Living for the Unseen

Over my sabbatical, one of the books I have been reading is Precious Remedies Against Satan’s Devices by Thomas Brooks. Though written in 1652, Precious Remedies reads like it was written in 2022, accurately assessing the means that the enemy uses to try to keep us from being faithful and offering “remedies” against his tools so that we can follow God faithfully.

Reading Precious Remedies has had me thinking along similar lines recently. What keeps us from wholeheartedly following Jesus? What is it that sidelines us or causes us to veer off the course? What are the things that tend to trip us up?

There are many devices that Satan uses, but I’m convinced that one of the primary reasons we don’t follow through with wholehearted discipleship—that is, wholeheartedly following Jesus—is that we’re too often severely shortsighted. We’re prone to prioritize the immediate over what is lasting, the temporal over the eternal, what is seen over what is unseen.

We pursue instant gratification, and that pursuit compromises our walk. It keeps us from faithfully following Jesus. We’re meant to live with eternity in mind, but too often we live only for today.

We tend to think of teenagers or twentysomethings as those who struggle with pursuing instant gratification. They long to indulge desires and seem to have little wherewithal to wait until the proper time, leading to many unintended consequences. Sexual promiscuity in all its shapes and forms is only one of many areas where this struggle is common (and has been common for quite some time) among younger generations.

However, we shouldn’t expect our children to turn down the chance of instant gratification for the pursuit of lasting joy when they don’t see their parents doing the same thing. We can’t expect them to hold off on indulging their desires today and instead wait patiently for the right time, to put in the work and the commitment and sacrifice for something instead of going for what is quick and cheap, when they see the generations ahead of them pursuing the quick pleasures, albeit in differing forms. That’s not the only effect that this tendency of ours has, but it is a significant one.

The most damaging effect, though, is on our walk with Christ. We can’t live wholeheartedly committed to Jesus when we value immediate pleasure over lasting joy. We won’t be unswerving in our walk when we’re caught up in the temporal over the eternal. We’ll never be fully steadfast in following Jesus when we’re so shortsighted that we see only today.

How do we fight this tendency?

There’s a line in David’s prayer that he prays near the end of his life that helps us here. It’s actually a fairly common theme that runs throughout Scripture, but the particular instance that I am thinking of is recorded in 1 Chronicles 29:15. There, David prays this,

“For we are strangers before you and sojourners as all our fathers were. Our days on earth are like a shadow, and there is no abiding.”

1 Chronicles 29:15

This is the perspective that we need.

The truth is, God’s people—believers in Christ—are strangers in this life. At best, we are sojourners in this world. The world as it is today is not our home. One day it will be remade, one day it will be new, one day the holy city will come down from heaven and God’s dwelling place will be with man (Rev. 21:2–3), but that is not today. This world as we know it is not our lasting home.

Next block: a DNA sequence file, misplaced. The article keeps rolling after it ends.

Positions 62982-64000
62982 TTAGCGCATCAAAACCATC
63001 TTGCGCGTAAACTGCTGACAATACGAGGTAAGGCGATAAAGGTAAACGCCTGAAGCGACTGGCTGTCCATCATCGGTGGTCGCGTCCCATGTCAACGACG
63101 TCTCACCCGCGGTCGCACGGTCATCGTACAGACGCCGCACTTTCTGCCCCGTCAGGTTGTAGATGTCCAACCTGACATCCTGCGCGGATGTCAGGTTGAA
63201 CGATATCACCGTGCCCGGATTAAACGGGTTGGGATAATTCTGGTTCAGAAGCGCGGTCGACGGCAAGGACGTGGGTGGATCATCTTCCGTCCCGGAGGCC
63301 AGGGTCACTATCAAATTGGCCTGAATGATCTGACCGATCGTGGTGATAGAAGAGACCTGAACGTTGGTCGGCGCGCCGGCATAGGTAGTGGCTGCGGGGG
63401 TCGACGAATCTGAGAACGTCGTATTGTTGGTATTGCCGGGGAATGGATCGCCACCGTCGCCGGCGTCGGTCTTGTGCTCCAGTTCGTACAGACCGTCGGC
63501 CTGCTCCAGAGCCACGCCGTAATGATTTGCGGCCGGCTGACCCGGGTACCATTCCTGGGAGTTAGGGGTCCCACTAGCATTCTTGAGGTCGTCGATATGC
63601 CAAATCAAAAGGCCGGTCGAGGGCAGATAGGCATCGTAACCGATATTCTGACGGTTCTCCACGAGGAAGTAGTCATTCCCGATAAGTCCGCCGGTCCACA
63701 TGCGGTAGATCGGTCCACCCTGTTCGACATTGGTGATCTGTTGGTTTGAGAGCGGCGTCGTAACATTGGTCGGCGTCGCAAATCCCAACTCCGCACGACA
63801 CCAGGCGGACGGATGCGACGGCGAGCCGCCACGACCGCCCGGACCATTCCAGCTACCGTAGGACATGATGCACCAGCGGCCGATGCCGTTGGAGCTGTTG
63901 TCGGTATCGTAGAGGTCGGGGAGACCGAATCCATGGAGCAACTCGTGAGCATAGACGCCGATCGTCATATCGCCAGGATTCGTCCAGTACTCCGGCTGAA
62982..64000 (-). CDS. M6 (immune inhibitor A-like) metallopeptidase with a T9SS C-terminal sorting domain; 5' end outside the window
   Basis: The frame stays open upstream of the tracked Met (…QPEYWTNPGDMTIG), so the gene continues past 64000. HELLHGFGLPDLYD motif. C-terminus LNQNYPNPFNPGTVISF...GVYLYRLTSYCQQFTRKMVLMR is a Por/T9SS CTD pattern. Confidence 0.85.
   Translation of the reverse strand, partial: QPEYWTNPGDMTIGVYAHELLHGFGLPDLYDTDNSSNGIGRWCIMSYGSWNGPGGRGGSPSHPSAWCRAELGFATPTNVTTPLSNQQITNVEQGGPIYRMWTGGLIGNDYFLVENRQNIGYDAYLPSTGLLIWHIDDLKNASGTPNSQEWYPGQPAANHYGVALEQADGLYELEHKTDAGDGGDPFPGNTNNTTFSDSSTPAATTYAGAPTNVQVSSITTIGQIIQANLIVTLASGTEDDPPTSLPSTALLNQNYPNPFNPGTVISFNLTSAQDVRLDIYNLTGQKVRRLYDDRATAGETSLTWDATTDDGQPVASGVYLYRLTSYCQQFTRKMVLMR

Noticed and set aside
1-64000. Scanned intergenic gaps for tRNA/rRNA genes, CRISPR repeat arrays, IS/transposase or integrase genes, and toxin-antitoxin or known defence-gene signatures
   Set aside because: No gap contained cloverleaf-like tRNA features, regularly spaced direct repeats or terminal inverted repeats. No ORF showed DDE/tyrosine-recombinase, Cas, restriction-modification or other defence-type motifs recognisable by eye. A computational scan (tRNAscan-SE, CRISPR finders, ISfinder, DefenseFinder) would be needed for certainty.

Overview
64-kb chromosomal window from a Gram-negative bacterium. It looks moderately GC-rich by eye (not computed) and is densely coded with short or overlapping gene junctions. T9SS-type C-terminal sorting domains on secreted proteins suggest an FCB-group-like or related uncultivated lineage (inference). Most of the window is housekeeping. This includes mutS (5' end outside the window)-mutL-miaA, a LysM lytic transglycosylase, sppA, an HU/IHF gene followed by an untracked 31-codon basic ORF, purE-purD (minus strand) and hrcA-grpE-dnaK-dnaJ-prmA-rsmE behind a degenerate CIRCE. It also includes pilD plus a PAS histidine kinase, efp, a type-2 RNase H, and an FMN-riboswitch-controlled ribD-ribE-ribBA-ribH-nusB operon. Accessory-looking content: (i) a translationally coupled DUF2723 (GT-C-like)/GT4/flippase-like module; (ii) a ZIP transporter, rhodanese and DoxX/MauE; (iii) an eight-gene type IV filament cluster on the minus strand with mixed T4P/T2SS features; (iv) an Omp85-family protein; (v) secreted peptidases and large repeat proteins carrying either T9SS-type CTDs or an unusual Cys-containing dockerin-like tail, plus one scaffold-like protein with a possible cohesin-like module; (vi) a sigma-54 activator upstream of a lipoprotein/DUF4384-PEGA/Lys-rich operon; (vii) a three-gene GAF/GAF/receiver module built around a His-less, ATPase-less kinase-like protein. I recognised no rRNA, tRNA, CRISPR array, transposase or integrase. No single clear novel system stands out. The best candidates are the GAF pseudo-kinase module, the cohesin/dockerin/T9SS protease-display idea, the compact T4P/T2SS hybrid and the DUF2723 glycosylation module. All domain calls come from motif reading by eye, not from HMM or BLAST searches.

Instead, we need to realize that our time here is short. “Our days on earth are like a shadow, and there is no abiding.” But instead of that truth sending us to “eat, drink, and be merry, for tomorrow we die,” we are those who know that tomorrow we live! Our time here may be “like a shadow,” but our time with God is everlasting. And we’re to live now in light of that reality.

So why do we want to be at home in a culture that is not our home? Because it’s easier. This world and its pleasures are visible and real, we can easily grasp them, attain them, enjoy them. They are visible and real pleasures, but we must remember that they are fleeting. Far too often, we willfully ignore the fleeting nature of them, going for the tangible pleasures of today instead of living for the lasting joys of eternity.

Instead, the fight of faith is keeping our eyes on the things above, where Christ is, seated at the right hand of God (see Colossians 3:1–4). We’re to be those who recognize that our citizenship is in heaven and who are therefore living like citizens of heaven (Philippians 3:20). We’re to be those who are therefore longing for that better country (see Hebrews 11:13–16), recognizing that “here we have no lasting city, but we seek the city that is to come” (Hebrews 13:14). That will not happen if we are filling our lives with what this world has to offer and satisfying our desires with the fleeting pleasures of this life.

We are strangers and sojourners. We should feel disjointed here. Our lives are like a shadow. This life is quickly passing. So we can’t set our affections on things here, but instead we must set them on things above, “as we look not to the things that are seen, but to the things that are unseen. For the things that are seen are transient, but the things that are unseen are eternal” (2 Corinthians 4:18).

Bert Watts has served since December 2016 as the Senior Pastor at Mountain Creek Baptist Church, where he has been on staff since 2012.

Photo by Drew Dizzy Graham on Unsplash